The long and short-range effects of juvenile delinquency, a scourge of modern western society, have long been known. However, the causes of juvenile delinquency are not so visible. There are many factors to blame that vary with each juvenile delinquent. In making a concise study of the causes of juvenile delinquency, one might first seek to divide the topic into the nature versus nurture argument. On one hand, there are causes for delinquency that are attributable to biological factors inherent at birth. On the other hand, the delinquent’s natural, physical, and social environment also contribute to delinquent behavior. What follows is a report on both the natural and biologically inherent factors that have been found to contribute to juvenile delinquency.
Of natural causes, or those factors attributable to biological circumstances present at birth, tobacco use by the mother during pregnancy has been linked to early signs of delinquent behavior in juveniles. Recent research has specifically shown a direct correlation between “.... youths whose mothers smoked during pregnancy...” and “... severe antisocial behavior, including conduct disorder and delinquency”. In fact, statistics drawn from the same study show an “... association between maternal smoking during pregnancy and severe antisocial behavior...” to the extent that the “... odds of developing severe antisocial behavior are approximately 1.5 to 4 times greater for exposed than for nonexposed youths”. What is not conclusive from the tobacco study is whether or not the delinquency is caused from physiological factors involving in utero exposure to nicotine or the presence of other habits and social norms among mothers who chose to smoke during pregnancy.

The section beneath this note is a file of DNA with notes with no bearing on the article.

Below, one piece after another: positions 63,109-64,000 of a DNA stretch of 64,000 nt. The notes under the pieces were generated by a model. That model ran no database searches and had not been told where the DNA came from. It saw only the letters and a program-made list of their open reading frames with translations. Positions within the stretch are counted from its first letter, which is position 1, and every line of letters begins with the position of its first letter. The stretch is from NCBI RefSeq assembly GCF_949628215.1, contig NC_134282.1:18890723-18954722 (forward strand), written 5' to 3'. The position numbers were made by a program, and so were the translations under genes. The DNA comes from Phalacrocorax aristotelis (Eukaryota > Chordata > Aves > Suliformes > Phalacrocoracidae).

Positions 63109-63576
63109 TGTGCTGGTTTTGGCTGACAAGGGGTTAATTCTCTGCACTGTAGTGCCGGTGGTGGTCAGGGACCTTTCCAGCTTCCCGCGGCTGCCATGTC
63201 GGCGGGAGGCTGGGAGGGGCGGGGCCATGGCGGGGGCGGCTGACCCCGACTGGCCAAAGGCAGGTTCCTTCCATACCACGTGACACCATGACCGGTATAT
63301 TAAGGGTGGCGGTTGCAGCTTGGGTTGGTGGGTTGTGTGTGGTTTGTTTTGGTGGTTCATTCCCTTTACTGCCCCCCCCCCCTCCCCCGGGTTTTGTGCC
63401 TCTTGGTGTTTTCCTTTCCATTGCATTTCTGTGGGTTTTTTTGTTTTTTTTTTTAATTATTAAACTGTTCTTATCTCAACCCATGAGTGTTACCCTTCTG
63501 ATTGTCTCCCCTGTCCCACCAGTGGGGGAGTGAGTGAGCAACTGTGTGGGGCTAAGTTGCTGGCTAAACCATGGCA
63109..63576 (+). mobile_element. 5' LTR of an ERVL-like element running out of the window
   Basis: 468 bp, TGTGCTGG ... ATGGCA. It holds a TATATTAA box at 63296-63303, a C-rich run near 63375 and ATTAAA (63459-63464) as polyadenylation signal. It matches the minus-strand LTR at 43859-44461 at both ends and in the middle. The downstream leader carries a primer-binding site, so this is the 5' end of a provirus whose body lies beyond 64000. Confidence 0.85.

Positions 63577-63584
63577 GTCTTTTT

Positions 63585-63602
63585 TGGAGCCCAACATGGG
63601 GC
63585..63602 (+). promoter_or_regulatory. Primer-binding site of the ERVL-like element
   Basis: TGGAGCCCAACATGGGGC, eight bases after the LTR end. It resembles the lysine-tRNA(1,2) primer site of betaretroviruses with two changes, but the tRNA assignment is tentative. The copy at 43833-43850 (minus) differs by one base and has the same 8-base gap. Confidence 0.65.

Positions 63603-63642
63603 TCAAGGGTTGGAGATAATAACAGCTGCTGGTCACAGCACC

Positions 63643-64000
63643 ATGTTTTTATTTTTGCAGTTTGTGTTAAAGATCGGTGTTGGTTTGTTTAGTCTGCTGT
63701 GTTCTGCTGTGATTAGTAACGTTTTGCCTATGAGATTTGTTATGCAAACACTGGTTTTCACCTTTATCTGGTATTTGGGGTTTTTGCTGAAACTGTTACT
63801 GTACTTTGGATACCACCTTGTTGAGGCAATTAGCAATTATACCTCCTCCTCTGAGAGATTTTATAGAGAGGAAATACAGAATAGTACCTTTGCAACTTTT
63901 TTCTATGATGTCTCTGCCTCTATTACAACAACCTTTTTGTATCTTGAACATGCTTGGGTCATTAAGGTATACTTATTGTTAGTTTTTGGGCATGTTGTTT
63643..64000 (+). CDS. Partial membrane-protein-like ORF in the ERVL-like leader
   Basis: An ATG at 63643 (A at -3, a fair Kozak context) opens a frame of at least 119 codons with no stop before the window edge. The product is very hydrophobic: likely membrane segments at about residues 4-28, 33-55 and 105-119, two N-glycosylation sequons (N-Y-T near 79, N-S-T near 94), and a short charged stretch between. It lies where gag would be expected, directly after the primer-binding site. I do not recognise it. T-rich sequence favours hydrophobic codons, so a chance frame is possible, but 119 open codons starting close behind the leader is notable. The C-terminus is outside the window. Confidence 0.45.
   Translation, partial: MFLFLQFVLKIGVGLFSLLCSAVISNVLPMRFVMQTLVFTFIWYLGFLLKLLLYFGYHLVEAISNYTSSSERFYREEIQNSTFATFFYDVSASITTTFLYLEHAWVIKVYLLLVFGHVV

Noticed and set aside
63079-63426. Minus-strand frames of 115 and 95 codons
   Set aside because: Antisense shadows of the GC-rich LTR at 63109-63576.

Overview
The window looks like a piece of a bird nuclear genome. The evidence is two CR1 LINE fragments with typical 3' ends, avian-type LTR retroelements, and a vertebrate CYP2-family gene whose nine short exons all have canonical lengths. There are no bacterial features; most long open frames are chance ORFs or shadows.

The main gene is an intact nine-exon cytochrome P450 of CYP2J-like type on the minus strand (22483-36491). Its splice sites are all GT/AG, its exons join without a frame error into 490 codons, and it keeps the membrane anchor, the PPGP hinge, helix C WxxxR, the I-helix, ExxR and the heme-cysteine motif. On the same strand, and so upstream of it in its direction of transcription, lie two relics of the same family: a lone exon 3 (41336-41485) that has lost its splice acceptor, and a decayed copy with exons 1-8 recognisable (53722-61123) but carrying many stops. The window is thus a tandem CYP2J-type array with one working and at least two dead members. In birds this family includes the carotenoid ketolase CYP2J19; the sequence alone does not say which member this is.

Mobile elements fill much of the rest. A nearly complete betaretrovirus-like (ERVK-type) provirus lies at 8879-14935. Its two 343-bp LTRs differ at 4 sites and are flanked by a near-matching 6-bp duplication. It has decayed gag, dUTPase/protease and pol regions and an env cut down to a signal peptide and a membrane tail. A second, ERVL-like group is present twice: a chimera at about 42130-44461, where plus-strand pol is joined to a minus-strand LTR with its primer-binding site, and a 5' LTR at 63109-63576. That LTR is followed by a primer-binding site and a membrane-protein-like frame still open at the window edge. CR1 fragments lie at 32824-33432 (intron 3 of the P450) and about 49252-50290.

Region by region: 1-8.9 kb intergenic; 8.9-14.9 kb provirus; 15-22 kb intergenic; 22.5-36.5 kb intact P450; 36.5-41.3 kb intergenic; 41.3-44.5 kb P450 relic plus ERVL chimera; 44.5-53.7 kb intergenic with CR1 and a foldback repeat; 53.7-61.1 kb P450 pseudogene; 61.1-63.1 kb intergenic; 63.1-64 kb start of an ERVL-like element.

The risks involved with smoking during pregnancy are generally well known. Mothers that forgo giving up tobacco during pregnancy – in the face of knowledge of its harmful effects on the fetus – might be of the sort to do other drugs during pregnancy as well as continue to shirk responsibility for their child’s well being after birth. Evidence also points towards physiological factors involving the fetus’ exposure to nicotine.